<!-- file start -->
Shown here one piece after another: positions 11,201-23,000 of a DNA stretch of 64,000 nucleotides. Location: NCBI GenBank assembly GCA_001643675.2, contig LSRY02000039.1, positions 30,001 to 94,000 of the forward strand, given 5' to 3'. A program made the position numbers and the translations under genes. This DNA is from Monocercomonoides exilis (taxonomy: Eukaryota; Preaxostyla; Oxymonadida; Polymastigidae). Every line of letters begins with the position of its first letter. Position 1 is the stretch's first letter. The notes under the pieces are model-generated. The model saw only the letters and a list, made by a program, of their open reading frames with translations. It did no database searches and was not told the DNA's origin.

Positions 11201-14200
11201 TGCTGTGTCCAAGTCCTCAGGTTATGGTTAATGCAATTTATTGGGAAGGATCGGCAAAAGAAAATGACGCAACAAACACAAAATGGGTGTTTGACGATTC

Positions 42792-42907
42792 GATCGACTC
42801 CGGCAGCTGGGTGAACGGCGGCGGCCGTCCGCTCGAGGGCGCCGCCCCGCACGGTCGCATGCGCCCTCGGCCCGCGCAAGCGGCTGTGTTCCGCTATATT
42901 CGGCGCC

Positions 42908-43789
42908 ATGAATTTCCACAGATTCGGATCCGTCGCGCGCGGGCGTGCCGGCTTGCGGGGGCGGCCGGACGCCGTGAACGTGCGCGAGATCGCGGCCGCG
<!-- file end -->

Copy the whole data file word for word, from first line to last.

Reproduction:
Shown here one piece after another: positions 11,201-23,000 of a DNA stretch of 64,000 nucleotides. Location: NCBI GenBank assembly GCA_001643675.2, contig LSRY02000039.1, positions 30,001 to 94,000 of the forward strand, given 5' to 3'. A program made the position numbers and the translations under genes. This DNA is from Monocercomonoides exilis (taxonomy: Eukaryota; Preaxostyla; Oxymonadida; Polymastigidae). Every line of letters begins with the position of its first letter. Position 1 is the stretch's first letter. The notes under the pieces are model-generated. The model saw only the letters and a list, made by a program, of their open reading frames with translations. It did no database searches and was not told the DNA's origin.

Positions 11201-14200
11201 TGCTGTGTCCAAGTCCTCAGGTTATGGTTAATGCAATTTATTGGGAAGGATCGGCAAAAGAAAATGACGCAACAAACACAAAATGGGTGTTTGACGATTC

Positions 42792-42907
42792 GATCGACTC
42801 CGGCAGCTGGGTGAACGGCGGCGGCCGTCCGCTCGAGGGCGCCGCCCCGCACGGTCGCATGCGCCCTCGGCCCGCGCAAGCGGCTGTGTTCCGCTATATT
42901 CGGCGCC

Positions 42908-43789
42908 ATGAATTTCCACAGATTCGGATCCGTCGCGCGCGGGCGTGCCGGCTTGCGGGGGCGGCCGGACGCCGTGAACGTGCGCGAGATCGCGGCCGCG